It seems more and more positive information is being developed and researched in the quest for a solid scientific method to delay the accelerated onset of Alzheimer’s Disease, one of the many forms of dementia. A study conducted by King’s College, London and published July 7, 2014, successfully found 10 proteins in the blood that are predictors of a degeneration of the brain. This marks an important step for developing a test of the blood to identify markers of Alzheimer’s Disease (AD).
At the present time there are no medications for long-lasting effective remedies for AD. Most drug treatments currently available are ineffective, as this premature senility has advanced past the point of useful treatment by the currently obtainable medicine. A positive identification of patients in early stages of dementia through a test of their blood can be a useful measure for applying drugs halting the progression of the disease.
Humans are living longer all over the world, partly due to the many medical advances that have taken place in the last two decades. To a great extent, aging is the largest factor for getting some form of dementia. Finding ways to identify AD and treating it successfully will assist people to maintain a higher quality of life for a longer period of time.
A simple blood test that can identify 10 proteins in the blood is a beneficial aid in the search to identify people who may develop this progressive mental deterioration. This study found and pinpointed which proteins are relevant for the most common form of dementia and successfully predict who may develop it within a year of the test. The accuracy was rated at 87 percent. Using many scientific approaches is having a decidedly positive and accelerated effect on the delay of this mentally crippling disease.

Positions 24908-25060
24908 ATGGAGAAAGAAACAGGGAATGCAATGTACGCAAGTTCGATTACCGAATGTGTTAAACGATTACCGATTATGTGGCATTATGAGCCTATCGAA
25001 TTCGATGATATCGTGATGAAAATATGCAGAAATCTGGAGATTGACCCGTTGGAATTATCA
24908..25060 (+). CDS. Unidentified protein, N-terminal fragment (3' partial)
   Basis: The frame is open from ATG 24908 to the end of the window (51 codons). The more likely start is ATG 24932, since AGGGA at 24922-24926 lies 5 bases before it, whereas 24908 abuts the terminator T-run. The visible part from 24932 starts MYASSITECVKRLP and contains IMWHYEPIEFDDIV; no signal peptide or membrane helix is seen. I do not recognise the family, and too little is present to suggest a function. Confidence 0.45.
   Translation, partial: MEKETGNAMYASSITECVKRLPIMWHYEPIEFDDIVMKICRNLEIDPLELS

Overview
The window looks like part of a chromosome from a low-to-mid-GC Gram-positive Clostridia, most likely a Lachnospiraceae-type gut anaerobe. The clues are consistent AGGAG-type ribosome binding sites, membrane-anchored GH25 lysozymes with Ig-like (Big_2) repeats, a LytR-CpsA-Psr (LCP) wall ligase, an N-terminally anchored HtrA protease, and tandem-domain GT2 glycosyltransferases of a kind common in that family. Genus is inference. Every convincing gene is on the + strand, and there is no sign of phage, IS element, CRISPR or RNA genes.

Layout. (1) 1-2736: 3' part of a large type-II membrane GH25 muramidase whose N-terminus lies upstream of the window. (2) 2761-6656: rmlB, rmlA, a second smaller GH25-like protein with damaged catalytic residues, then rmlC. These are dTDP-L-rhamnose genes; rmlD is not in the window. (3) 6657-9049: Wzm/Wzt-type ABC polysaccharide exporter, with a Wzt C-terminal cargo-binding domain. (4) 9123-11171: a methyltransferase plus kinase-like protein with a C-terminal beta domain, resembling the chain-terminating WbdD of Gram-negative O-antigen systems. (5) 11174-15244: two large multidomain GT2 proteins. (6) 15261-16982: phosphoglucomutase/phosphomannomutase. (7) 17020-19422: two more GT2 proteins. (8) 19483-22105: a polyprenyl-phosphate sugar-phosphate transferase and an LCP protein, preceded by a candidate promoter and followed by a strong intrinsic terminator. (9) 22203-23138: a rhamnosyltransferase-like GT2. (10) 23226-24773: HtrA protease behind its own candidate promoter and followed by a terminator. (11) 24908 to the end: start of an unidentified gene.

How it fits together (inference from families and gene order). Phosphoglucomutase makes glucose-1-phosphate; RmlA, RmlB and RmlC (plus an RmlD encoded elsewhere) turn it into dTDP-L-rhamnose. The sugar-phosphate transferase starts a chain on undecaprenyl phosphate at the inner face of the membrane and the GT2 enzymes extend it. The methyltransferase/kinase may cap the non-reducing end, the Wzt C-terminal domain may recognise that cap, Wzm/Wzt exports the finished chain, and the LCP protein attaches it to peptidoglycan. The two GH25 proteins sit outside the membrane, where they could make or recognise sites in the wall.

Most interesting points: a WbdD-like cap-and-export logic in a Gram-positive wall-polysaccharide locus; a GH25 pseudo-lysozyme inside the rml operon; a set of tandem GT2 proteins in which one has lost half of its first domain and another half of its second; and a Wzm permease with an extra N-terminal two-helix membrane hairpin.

In another unrelated study, a group of researchers in Germany, at the University of Bonn, led by Dr. Christina Muller, examined the effects of caffeine on the brain. It is known there are proteins, called “tau deposits” and beta-amyloids that characterize features associated with this type of dementia. Tau deposits, and plaques of beta-amyloids obstruct transmission of information of nerve cells in the brain and also cause degeneration of those nerve cells.
There are no prescribed medications at this time preventing this process from occurring. It is known however that caffeine appears to effect these tau deposits in a positive way. Caffeine acts as a barrier or blocker of adenosine. Adenosine inhibits the central nervous system, and carries the beta-amyloid plaques across the nerves of the brain. Thus drinking coffee on a regular basis acts as a blocker of this adenosine receptor.
Dr. Muller and her team created a complex compound capable of caffeine effects and called it MSX-3. Its purpose was developed to specifically block adenosine cells. Using MSX-3 has fewer side-effects and has proven to be more effective than caffeine. MSX-3 trials were conducted on mice altered with the tau protein to induce early establishment of Alzheimer’s. These mice were then administered this compound over a period of several consecutive weeks, during which time the mice achieved memory tests higher than other mice who were given a placebo. A complete outcome of the study were published in a journal titled Neurobiology of Aging.
There is no conclusive proof caffeine protects against Alzheimer’s Disease, though years of research advocates it as effective. It is also known caffeine can enhance short-term memory, while there is also a bit of evidence drinking caffeine over a longer period of time may help guard against dementia or the decline of cognitive function of the brain. Accelerating scientific approaches are assisting in the delay of Alzheimer’s.
By Andy Towle
For more information on dementia, see Dementia Delayed With Proper Treatment